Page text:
Home equity is the difference between what you owe on your house and its current market value. If you owe $200,000 on your house (mortgage and any other loans), and your home is worth $400,000, you have $200,000 in equity.
When you’ve established equity, it sits in your house. But it’s not inaccessible. Home equity loans, home equity lines of credit and home equity agreements allow you to access that equity and use the funds for your needs.
Taking advantage of home equity can also result in more favorable terms on your mortgage. By refinancing, you may be able to get a lower interest rate, eliminate private mortgage insurance or reduce the length of your mortgage.
Home prices continue to set records nationwide – but now the Fed has raised interest rates for the second time this year.
Before interest rates rise even further, you may want to consider taking advantage of your rising home value, without selling. You can do this by accessing home equity. As your home’s value rises, the value of your investment also rises.
Some ways to access your home equity without selling include a home equity loan, home equity line of credit, home equity agreement or some types of mortgage refinancing.
The housing market has favored sellers for some time. Just talk to anyone trying to purchase a home, and you’ll hear stories of homes receiving dozens of offers and selling for tens of thousands over the asking price.
WATCH: Rising Interest Rates: The Housing Market And How You'll Be Impacted
Those homeowners who sell over the asking price may then turn around and enter the whirlwind buyer’s market themselves. In many cases, they’ll lose the gains in equity they made on their sale because of the price they’ll have to pay on their next home.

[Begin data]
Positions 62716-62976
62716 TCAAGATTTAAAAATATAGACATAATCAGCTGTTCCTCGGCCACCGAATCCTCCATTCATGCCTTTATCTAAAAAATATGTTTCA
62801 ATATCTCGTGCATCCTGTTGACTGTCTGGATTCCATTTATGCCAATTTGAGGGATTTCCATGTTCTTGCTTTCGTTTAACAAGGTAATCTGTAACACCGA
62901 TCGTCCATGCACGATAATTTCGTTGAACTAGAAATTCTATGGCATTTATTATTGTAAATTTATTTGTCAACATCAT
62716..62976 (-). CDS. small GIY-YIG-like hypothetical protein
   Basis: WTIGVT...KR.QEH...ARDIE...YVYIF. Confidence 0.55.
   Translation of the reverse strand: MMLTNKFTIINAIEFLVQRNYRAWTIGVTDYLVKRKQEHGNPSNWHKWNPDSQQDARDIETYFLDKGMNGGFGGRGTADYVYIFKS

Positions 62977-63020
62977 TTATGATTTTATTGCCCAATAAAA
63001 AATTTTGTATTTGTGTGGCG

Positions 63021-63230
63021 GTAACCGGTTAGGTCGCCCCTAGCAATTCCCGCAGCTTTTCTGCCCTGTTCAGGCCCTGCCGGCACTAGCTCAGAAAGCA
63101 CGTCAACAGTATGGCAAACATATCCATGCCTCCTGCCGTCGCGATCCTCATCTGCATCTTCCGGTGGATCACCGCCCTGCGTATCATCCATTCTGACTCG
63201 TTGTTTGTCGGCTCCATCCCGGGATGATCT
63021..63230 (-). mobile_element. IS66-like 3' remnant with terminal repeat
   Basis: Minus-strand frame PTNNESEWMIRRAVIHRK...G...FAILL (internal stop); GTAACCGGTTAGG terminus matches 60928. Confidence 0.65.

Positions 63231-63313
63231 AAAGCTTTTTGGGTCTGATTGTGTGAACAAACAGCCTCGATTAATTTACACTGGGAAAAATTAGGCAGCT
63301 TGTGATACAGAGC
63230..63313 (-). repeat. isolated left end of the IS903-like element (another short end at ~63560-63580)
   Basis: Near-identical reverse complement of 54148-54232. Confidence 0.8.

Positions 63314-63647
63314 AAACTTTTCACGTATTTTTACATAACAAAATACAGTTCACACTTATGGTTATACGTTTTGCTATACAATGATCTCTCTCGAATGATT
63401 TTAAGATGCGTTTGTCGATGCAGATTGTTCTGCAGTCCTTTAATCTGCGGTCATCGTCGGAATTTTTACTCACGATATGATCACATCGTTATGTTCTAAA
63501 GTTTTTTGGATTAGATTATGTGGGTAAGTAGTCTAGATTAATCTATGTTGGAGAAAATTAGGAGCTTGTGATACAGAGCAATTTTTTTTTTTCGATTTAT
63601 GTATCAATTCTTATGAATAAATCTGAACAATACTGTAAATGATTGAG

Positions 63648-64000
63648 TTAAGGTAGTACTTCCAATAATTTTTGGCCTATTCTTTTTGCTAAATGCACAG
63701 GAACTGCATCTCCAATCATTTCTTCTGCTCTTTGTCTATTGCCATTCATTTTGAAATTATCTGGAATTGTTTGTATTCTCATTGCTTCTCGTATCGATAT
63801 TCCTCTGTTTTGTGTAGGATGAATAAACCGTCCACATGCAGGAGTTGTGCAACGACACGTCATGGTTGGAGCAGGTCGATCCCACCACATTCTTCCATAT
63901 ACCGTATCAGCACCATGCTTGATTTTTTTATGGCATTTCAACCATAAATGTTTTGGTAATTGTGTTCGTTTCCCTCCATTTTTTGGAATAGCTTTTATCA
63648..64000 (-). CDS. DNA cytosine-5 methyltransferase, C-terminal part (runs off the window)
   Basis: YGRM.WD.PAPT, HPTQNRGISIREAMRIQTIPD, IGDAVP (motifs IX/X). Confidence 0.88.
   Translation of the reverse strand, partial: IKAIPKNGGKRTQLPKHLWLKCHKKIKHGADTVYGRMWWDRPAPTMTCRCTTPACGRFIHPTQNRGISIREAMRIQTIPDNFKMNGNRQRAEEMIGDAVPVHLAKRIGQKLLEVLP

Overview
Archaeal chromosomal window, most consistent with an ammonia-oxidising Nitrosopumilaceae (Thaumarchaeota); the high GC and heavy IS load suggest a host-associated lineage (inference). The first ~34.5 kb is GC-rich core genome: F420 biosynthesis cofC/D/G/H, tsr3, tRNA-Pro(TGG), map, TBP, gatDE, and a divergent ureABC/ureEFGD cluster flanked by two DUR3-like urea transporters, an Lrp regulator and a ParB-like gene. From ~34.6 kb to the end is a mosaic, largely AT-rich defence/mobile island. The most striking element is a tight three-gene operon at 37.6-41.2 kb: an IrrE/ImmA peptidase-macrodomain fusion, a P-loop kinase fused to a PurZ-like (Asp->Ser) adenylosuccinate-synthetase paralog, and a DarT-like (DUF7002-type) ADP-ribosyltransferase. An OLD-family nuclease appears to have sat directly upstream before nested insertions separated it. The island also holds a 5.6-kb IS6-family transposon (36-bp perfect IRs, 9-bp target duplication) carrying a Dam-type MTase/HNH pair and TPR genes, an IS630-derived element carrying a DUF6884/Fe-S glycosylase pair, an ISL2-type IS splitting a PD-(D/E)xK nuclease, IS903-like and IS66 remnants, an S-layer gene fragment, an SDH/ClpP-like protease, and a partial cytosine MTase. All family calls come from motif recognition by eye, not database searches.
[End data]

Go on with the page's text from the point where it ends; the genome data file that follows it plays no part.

Instead of subjecting yourself to the whims of the housing market, you may be able to take advantage of your rising home value without selling.
There are several ways to tap into your home equity after your home’s value rises. The most common types are the following:
Home equity loan: The home equity loan works like a second mortgage. You’ll have to apply to a lender for the loan, pay closing costs and use your home as collateral for the loan. As a loan, you’ll also be repaying interest.Most home equity loan lenders allow you to access up to 75% or 80% of your home’s equity.
Home equity line of credit (HELOC): The HELOC works like a credit card attached to your home’s value. You draw money from the line of credit for some time (the draw period) and then repay it once the draw period closes. As with a home equity loan, most lenders allow you to access up to 75% or 80% of your home’s equity. It also works as a loan, so you’ll also repay interest.
Home equity agreement (HEA): An HEA provides cash in exchange for a percentage of your home’s future value. Instead of making a monthly loan payment plus interest, you end the agreement by selling, refinancing or buying back your equity from the HEA provider.
When you use any of these methods, you receive money in hand. You can use these funds for your choice of purposes. Here are a few ideas.